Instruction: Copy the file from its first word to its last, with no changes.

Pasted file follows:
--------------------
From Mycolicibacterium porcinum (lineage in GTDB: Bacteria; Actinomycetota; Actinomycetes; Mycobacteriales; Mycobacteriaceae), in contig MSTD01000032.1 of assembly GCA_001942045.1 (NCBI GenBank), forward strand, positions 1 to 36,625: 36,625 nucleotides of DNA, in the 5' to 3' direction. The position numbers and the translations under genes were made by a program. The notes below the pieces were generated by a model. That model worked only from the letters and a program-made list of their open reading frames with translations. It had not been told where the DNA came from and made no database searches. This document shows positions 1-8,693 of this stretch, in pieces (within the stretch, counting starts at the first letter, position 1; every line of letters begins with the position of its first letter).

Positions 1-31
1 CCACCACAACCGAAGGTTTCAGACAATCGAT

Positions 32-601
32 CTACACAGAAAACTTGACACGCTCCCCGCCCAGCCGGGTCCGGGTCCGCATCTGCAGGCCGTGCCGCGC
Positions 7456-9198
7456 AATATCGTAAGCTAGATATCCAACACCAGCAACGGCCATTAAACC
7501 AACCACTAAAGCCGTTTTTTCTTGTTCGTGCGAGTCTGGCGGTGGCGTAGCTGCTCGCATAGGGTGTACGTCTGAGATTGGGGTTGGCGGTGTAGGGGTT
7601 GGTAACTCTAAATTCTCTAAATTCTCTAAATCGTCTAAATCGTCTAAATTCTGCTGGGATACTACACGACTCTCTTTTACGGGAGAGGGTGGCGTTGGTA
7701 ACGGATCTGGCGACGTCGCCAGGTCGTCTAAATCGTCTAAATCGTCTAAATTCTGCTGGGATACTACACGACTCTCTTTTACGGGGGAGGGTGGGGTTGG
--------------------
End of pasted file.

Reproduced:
From Mycolicibacterium porcinum (lineage in GTDB: Bacteria; Actinomycetota; Actinomycetes; Mycobacteriales; Mycobacteriaceae), in contig MSTD01000032.1 of assembly GCA_001942045.1 (NCBI GenBank), forward strand, positions 1 to 36,625: 36,625 nucleotides of DNA, in the 5' to 3' direction. The position numbers and the translations under genes were made by a program. The notes below the pieces were generated by a model. That model worked only from the letters and a program-made list of their open reading frames with translations. It had not been told where the DNA came from and made no database searches. This document shows positions 1-8,693 of this stretch, in pieces (within the stretch, counting starts at the first letter, position 1; every line of letters begins with the position of its first letter).

Positions 1-31
1 CCACCACAACCGAAGGTTTCAGACAATCGAT

Positions 32-601
32 CTACACAGAAAACTTGACACGCTCCCCGCCCAGCCGGGTCCGGGTCCGCATCTGCAGGCCGTGCCGCGC
Positions 7456-9198
7456 AATATCGTAAGCTAGATATCCAACACCAGCAACGGCCATTAAACC
7501 AACCACTAAAGCCGTTTTTTCTTGTTCGTGCGAGTCTGGCGGTGGCGTAGCTGCTCGCATAGGGTGTACGTCTGAGATTGGGGTTGGCGGTGTAGGGGTT
7601 GGTAACTCTAAATTCTCTAAATTCTCTAAATCGTCTAAATCGTCTAAATTCTGCTGGGATACTACACGACTCTCTTTTACGGGAGAGGGTGGCGTTGGTA
7701 ACGGATCTGGCGACGTCGCCAGGTCGTCTAAATCGTCTAAATCGTCTAAATTCTGCTGGGATACTACACGACTCTCTTTTACGGGGGAGGGTGGGGTTGG